For my next patrol I hiked up Cooper Creek Trail to the Lindley Hut which is located at the foot of Star Peak in the Ashcroft Valley. You think you’re at the top of the world until you look around and realize you aren’t.
Someone used to live here. My last and most gorgeous patrol of the week, busy with hikers and bikers, was in the Hunter Creek Valley. Although there are some preserved structures  dating to the 1890s, many are in disrepair. Besides keeping people and wildlife safe, we are always on the lookout for smoke/fires. 

Grilled Portobello Mushrooms with Fontina on Toast

Adapted from recipe developers Fatima Khawaja, Saveur magazine and Laura Rege @Kitchn

Marinate the mushrooms for 30 minutes.

NOTE: I used the additional portobellos for a quiche, portobello burger, cream of mushroom soup and a main course. Laura Rege suggests adding cucumber yogurt sauce, chimichurri pesto or your favorite toppings to a burger or portobello slices for added flavor  

Yield: 2 toasts



2 Tbsp. olive oil

3 tbsp. balsamic or sherry vinegar

1-2 cloves garlic, chopped


4 tbsp. salted butter, softened, divided

2 medium garlic clove, finely chopped (2 tsp.)

1 shallot, finely chopped (3 Tbsp.)

3 tbsp. finely chopped chives

Freshly ground black pepper

3-4 Portobellos (1½ cups lightly packed is needed for the toasts)

2 thick country bread slices

2 oz. thinly sliced Fontina cheese (no substitute allowed!)

Flaky sea salt, to taste

After toasting the bread on both sides, lay thin slices of Fontina cheese on the toast and turn off the heat. Cover with tinfoil and let the cheese melt 60-90 seconds before piling on the mushroom mixture.


  1. Finely chop 1 garlic clove and place in a 9×13-inch baking dish. Add 3 Tbsp. balsamic vinegar and 2 Tbsp. olive oil, 1/2 teaspoon Dijon mustard, and 1/8 teaspoon black pepper.  Whisk to combine.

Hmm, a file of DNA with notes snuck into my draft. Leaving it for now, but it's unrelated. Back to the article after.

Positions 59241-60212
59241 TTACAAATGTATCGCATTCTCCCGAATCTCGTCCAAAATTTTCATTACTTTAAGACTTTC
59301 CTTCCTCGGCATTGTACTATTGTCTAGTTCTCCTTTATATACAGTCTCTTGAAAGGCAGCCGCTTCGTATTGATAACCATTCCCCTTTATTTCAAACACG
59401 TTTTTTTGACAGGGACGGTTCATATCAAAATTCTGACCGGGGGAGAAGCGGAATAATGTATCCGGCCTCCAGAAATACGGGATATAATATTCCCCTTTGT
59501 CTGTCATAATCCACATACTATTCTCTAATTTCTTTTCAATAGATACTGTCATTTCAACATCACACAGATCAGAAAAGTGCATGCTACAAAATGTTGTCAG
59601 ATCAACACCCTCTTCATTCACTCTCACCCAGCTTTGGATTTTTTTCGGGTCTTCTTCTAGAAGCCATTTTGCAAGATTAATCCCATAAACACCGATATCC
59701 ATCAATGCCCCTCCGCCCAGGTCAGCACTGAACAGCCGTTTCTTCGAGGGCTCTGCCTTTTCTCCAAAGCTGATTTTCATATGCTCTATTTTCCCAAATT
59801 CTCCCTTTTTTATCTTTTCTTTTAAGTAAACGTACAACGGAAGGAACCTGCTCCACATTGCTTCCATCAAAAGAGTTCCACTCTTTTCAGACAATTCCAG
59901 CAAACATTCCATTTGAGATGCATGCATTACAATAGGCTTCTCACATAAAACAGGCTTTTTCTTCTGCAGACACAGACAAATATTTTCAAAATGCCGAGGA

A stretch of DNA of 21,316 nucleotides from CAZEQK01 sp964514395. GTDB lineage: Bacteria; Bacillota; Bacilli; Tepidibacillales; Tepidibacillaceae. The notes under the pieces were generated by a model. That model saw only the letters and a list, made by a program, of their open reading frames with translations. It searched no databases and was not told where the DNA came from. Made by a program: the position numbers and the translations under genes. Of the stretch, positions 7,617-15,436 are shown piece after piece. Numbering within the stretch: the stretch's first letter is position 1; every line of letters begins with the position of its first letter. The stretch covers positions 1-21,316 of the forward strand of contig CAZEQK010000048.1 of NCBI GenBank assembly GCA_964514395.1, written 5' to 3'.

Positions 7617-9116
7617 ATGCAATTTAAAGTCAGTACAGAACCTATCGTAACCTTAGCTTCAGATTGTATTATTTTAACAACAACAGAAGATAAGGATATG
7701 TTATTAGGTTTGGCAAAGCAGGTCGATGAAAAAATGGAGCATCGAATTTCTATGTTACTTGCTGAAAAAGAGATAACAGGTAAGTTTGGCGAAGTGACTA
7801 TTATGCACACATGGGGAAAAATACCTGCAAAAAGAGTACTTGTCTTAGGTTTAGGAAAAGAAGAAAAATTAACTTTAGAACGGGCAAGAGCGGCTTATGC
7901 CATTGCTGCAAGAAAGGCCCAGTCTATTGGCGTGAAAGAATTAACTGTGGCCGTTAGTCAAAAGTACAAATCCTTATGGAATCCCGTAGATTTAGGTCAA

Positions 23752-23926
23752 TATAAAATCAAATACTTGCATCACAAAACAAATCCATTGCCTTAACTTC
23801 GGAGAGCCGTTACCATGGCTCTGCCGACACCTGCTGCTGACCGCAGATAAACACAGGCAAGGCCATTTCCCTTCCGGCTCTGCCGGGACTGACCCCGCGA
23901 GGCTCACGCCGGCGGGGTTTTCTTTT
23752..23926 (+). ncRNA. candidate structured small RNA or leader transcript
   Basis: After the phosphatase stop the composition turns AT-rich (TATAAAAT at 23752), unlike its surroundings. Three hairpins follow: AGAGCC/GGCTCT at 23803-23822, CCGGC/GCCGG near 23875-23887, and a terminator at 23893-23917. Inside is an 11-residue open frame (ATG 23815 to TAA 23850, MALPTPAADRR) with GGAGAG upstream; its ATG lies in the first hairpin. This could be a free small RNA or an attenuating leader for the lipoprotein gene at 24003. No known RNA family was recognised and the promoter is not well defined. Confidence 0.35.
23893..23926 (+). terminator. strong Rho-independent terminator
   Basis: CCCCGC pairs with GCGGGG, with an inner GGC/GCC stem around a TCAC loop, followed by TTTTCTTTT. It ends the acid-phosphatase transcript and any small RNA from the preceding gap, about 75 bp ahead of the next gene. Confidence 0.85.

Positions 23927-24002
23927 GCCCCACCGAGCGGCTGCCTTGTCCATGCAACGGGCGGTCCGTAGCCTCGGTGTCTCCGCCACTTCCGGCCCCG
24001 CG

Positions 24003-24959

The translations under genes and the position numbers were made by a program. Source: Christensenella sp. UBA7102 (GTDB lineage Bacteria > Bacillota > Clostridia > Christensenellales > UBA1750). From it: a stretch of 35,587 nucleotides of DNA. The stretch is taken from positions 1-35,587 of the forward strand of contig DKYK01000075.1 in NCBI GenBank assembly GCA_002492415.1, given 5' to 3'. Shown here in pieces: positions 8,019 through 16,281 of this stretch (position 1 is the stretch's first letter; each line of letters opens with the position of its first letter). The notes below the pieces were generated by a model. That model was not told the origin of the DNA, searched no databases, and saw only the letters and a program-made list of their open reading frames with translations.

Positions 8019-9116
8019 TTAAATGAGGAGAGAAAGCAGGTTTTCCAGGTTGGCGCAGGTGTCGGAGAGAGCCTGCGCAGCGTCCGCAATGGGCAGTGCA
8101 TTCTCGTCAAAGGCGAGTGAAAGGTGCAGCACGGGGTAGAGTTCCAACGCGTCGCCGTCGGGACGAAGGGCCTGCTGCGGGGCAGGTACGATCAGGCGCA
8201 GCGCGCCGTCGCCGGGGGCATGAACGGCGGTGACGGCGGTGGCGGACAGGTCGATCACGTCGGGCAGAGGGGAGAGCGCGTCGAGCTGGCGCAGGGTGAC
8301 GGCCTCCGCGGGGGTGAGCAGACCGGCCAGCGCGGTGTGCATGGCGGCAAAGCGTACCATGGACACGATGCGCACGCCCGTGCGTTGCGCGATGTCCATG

2. Wash, dry and remove the stems from 3-4 portobello mushrooms. Add to the baking dish and marinate at room temperature until almost all of the marinade is absorbed (at least 10 and up to 30 minutes), flipping halfway through.
  3. Place the mushrooms side by side, on the grill or in the grill pan. Cover and grill until tender and lightly charred, 4 to 5 minutes per side. 4.
  4. While grilling the mushrooms, melt the butter in a small skillet set over medium heat. When the foam subsides, add the garlic and shallot and cook, stirring occasionally, until softened, 3–4 minutes. Add the chives and cook for another minute. Season with freshly ground black pepper and remove from the heat.
  5. Transfer the grilled portobellos to a cutting board and coarsely chop the mushrooms. Add them to the butter mixture and toss to coat.
  6. Drizzle a little olive oil over both sides of the bread slices, then grill, turning once, until there are grill marks on both sides, about 4 minutes. Turn off the heat. Top the slices evenly with thin fontina slices, cover (tinfoil works well) and heat until the cheese is melted, 60-90 seconds more. 
  7. Transfer the toasts to a serving plate, top with the buttered morels. Sprinkle with the flaky salt and serve hot. These toasts are very rich and filling.